Lydia Cacho countersued and in 2019, an arrest warrant was issued for former governor Marín. In 2021, Marín was arrested by the federal Attorney General’s Office (FGR) on charges of having Lydia Cacho tortured.
Now, let’s go back to the murdered journalist Marco Ramírez Hernández and the stories he covered right before he was assassinated. During his last broadcast, Ramírez Hernández discussed how former governor Marín was currently in Altiplano prison, awaiting sentencing for the torture of Lydia Cacho.
Ramírez Hernández used scathing terms to describe how two Puebla government officials, Marín and Javier López Zavala (former Puebla Congressman) were currently in jail, while making jokes about how local government projects like the planting of a cherry tree couldn’t even be finished without major delays and cancellations.
Although this sort of criticism of Puebla’s government corruption has regularly been made by national media outlets, local media outlets are considerably more vulnerable to retaliatory attacks.
Other potential motives for his homicide include retaliatory attacks for his investigation into the child sexual abuse perpetrated by priest Nicolás Aguilar and the Catholic church’s handling of controversy. He also could have been killed for his coverage of cartel-related crimes.
In February 2021, the National Guard prepared an intelligence document which gave an overview of the cartel groups operating in the state of Puebla. This document was later leaked as part of the Guacamaya hacks.
The document alleges that the Cartel Jalisco Nueva Generacion (CJNG) is the major cartel group which operates in Tehuacán, citing a CJNG group led by Antonio Martínez Fuentes, alias “El Toñín”.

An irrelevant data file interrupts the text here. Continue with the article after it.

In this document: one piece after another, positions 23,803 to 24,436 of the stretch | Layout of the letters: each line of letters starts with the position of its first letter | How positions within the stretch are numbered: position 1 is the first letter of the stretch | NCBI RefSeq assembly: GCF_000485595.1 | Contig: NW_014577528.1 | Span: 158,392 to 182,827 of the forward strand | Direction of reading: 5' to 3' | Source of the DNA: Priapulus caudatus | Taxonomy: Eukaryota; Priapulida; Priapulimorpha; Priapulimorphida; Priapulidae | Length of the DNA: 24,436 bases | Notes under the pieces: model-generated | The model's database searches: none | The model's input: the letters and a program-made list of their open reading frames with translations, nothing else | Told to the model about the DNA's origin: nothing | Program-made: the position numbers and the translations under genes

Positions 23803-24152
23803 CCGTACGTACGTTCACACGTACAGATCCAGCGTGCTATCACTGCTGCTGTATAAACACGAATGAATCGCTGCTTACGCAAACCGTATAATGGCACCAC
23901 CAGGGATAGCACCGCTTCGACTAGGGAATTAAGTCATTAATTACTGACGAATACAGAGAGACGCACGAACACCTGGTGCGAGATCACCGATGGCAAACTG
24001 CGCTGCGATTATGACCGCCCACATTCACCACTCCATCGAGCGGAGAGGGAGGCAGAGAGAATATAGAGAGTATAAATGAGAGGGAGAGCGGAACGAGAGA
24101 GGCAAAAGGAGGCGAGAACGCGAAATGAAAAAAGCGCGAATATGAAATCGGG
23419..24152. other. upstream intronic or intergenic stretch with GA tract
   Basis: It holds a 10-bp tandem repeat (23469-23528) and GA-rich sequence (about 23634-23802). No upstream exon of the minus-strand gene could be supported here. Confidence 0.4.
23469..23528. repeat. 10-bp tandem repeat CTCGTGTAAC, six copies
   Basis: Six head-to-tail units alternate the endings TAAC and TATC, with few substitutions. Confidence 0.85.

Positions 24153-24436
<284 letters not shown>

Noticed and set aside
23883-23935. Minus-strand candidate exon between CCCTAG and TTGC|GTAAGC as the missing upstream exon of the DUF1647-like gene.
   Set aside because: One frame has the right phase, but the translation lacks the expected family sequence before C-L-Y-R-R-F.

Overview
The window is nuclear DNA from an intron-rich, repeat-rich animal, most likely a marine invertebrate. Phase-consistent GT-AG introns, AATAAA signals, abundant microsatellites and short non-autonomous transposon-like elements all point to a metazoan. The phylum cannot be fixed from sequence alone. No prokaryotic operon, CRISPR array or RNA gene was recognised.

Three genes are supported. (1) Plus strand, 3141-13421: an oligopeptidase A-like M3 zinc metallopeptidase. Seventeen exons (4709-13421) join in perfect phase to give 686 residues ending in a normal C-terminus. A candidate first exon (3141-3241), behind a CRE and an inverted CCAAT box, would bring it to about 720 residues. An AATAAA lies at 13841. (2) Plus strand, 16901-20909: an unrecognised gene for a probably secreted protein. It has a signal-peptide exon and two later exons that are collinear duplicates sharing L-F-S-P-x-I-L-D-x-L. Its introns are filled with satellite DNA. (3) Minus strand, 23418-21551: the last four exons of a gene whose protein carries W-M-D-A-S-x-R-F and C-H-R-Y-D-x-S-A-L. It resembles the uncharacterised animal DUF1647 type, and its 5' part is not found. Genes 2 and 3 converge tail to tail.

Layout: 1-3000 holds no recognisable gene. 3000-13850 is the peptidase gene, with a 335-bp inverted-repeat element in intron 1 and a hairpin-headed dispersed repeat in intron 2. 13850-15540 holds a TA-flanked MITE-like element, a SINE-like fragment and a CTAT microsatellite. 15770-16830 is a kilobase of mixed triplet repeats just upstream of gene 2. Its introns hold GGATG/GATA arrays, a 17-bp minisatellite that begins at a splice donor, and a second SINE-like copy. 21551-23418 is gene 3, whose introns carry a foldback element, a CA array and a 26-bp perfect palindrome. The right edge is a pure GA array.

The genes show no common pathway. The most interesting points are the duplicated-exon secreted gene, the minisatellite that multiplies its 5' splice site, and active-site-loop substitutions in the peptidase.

El Toñín has an interesting social media presence in which he is regularly seen engaging in farming and harvesting of vegetables, with a baseball cap on and his face turned away. El Universal and La Silla Rota both have more extensive article covering Toñín’s “influencer” lifestyle and the ways in which he uses donations of vegetables to curry favor with locals, who protect him from law enforcement.
There are a number of smaller, local street gangs in Tehuacán which primarily compete with each other over territory to sell crystal meth. Some of these groups were named in press reports and by the government as being:
Las Bigotonas (cited in 2020)
Los Colombianos (cited in 2020)
Los Gordos de Tehuantepec (cited in 2022)
Los Sonora (cited in 2021)
Los Hermanos Rosales (cited in 2021)
Los Socios (cited in 2021)
Los Zúñiga (cited in 2021)
Las Bestias (cited in 2021)
Los Burras (cited in 2021)
El Cartel de San Diego Chalma (cited in 2021)
Los Conejos (cited in 2021)
Los Cholos (cited in 2021)
Reaction to His Homicide Sources: United Nations Commissioner for Human Rights, Reporteros Sin Frontera, The National Human Rights Commission (CNDH) FAPE Statement, National Press Club Statement, La Jornada
Special thanks to Redlogarythm for help the criminal groups in Puebla.